Dharmapala Thangka CentreSchool of Thangka Painting

Naga Gau

These portable shrines are called »Gau«. They are found only in Tibet and neighbouring Buddhist areas. Nothing like them is known in any other Buddhist country. It is not known how old the practice is in Tibet. Most known examples are generally dated to the last two or three centuries, although some may be earlier.

The copper and brass gaus were used to protect their owners from evil in everyday life, especially when travelling.

They were filled with rolled prayers and blessed or sacred objects [seeds, small statues, tsa tsas or tsaglis = small thangkas]. They were worn on a belt or sash over the shoulder or around the waist.

There are also larger thangkas that are not worn on the body. They are found on house altars.

This gau has an old fabric all around. It shows two snakes [Nagas] left and right. Two snakes are filleted on the right and left. Nagas . In Buddhism, they often are protectors of the Buddha and of the Buddhist doctrine [»dharma«]. The word naga means »cobra« in Sanskrit.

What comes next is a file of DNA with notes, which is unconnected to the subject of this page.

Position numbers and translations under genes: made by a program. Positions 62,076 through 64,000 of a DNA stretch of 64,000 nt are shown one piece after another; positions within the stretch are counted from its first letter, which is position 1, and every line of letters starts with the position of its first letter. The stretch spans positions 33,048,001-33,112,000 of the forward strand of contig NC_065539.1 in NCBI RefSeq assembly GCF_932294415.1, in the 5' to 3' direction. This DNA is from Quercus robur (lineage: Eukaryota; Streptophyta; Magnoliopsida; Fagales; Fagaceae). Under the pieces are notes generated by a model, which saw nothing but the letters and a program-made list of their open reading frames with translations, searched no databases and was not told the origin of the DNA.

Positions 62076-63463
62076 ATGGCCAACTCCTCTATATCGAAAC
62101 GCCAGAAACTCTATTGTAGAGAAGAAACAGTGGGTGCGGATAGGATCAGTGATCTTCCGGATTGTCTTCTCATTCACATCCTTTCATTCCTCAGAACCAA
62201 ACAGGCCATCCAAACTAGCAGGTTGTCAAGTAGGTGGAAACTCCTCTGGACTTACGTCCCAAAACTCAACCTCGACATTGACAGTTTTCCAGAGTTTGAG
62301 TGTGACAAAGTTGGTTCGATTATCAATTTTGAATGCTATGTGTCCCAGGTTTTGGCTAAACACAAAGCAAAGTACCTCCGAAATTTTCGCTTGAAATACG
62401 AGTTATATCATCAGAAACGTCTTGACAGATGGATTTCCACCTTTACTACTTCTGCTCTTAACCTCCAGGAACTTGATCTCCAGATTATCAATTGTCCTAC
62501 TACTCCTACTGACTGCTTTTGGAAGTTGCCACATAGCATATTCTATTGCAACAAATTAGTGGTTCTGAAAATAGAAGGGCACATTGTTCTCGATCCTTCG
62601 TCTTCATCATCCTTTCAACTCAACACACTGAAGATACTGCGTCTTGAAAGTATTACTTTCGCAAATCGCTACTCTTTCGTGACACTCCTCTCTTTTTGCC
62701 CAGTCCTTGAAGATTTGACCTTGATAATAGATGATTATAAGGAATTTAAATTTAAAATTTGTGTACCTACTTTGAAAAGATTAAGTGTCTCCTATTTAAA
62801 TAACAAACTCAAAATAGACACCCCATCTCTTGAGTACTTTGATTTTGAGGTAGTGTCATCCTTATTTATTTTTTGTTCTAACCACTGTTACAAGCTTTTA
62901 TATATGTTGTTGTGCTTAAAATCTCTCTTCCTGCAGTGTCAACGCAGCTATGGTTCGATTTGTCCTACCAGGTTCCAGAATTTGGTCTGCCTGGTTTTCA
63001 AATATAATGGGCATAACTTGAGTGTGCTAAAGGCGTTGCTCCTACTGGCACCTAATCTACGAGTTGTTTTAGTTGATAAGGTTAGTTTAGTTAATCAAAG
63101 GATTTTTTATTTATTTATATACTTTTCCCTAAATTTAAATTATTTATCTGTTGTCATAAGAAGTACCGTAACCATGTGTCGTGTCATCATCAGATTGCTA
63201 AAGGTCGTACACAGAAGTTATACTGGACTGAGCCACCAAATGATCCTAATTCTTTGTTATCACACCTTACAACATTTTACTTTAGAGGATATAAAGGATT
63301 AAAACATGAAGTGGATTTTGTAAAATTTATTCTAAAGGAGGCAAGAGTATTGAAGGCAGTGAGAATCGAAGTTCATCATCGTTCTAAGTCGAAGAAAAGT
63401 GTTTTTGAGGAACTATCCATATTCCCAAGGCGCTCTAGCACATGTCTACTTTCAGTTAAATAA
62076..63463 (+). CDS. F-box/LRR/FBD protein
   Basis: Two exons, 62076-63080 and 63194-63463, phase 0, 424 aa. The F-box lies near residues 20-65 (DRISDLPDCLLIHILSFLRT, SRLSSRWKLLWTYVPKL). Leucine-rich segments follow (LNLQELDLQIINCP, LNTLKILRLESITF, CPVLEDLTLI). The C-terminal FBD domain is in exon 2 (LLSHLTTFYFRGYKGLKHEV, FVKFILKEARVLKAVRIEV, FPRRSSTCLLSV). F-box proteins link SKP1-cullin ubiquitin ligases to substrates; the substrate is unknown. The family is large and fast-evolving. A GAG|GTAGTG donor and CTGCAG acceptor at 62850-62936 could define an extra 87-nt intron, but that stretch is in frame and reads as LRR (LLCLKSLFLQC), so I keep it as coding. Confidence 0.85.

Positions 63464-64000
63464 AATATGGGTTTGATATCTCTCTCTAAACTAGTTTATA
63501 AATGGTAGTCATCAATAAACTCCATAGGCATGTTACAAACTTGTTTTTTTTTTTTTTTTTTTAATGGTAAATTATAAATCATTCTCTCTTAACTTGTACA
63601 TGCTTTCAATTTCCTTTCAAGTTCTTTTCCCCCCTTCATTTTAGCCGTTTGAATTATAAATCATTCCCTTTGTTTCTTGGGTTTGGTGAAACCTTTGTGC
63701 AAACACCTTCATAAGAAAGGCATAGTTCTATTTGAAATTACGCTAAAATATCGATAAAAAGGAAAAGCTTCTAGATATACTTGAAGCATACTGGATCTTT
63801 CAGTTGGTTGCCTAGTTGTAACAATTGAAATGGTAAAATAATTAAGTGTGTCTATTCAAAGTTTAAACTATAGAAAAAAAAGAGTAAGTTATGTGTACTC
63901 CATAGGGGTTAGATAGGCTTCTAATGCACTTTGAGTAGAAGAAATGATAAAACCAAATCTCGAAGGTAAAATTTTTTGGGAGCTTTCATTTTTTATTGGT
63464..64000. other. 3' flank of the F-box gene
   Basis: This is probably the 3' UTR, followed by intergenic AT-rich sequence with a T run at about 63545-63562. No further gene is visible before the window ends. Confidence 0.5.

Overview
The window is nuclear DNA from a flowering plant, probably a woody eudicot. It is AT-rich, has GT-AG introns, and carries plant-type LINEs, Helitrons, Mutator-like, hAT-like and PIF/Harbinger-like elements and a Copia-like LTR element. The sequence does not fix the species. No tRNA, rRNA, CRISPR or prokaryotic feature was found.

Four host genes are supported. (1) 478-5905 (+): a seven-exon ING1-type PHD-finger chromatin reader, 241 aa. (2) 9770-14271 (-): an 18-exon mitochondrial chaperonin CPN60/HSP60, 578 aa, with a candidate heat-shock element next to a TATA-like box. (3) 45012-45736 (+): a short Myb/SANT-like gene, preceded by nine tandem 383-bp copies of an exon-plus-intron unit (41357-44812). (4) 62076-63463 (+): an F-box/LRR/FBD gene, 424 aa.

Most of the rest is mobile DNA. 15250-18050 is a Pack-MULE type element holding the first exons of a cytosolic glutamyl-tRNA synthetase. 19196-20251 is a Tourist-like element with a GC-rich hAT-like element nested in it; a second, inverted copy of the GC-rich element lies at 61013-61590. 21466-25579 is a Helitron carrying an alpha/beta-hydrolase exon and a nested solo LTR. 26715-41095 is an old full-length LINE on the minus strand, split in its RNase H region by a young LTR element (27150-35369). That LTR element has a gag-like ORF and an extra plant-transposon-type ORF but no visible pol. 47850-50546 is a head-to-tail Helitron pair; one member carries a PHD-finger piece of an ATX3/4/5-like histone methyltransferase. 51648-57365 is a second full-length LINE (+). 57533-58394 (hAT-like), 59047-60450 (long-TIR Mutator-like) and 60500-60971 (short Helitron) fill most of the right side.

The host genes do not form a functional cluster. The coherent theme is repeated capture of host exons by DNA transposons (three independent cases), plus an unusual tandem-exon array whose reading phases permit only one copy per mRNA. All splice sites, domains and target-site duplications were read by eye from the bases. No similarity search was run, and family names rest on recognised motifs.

At the top centre are six lucky ornaments and below the small window are two gazelles holding the wheel of Buddhist teachings. This image can be found in almost every Tibetan Buddhist monastery above the entrance portal.

A makara is depicted at the bottom edge in the center. The makara is the head of the water element and rules the nagas or snake demons as inhabitants of the lakes and rivers.

Measurements: 8.7 x 7.5 x 2.4" | 22 x 19 x 6 cm
Price: 76 $ | 70 €
Measuerements incl. fabric frame: 26 x 44" | 65 x 110 cm
Shipment: Parcel Service from Germany
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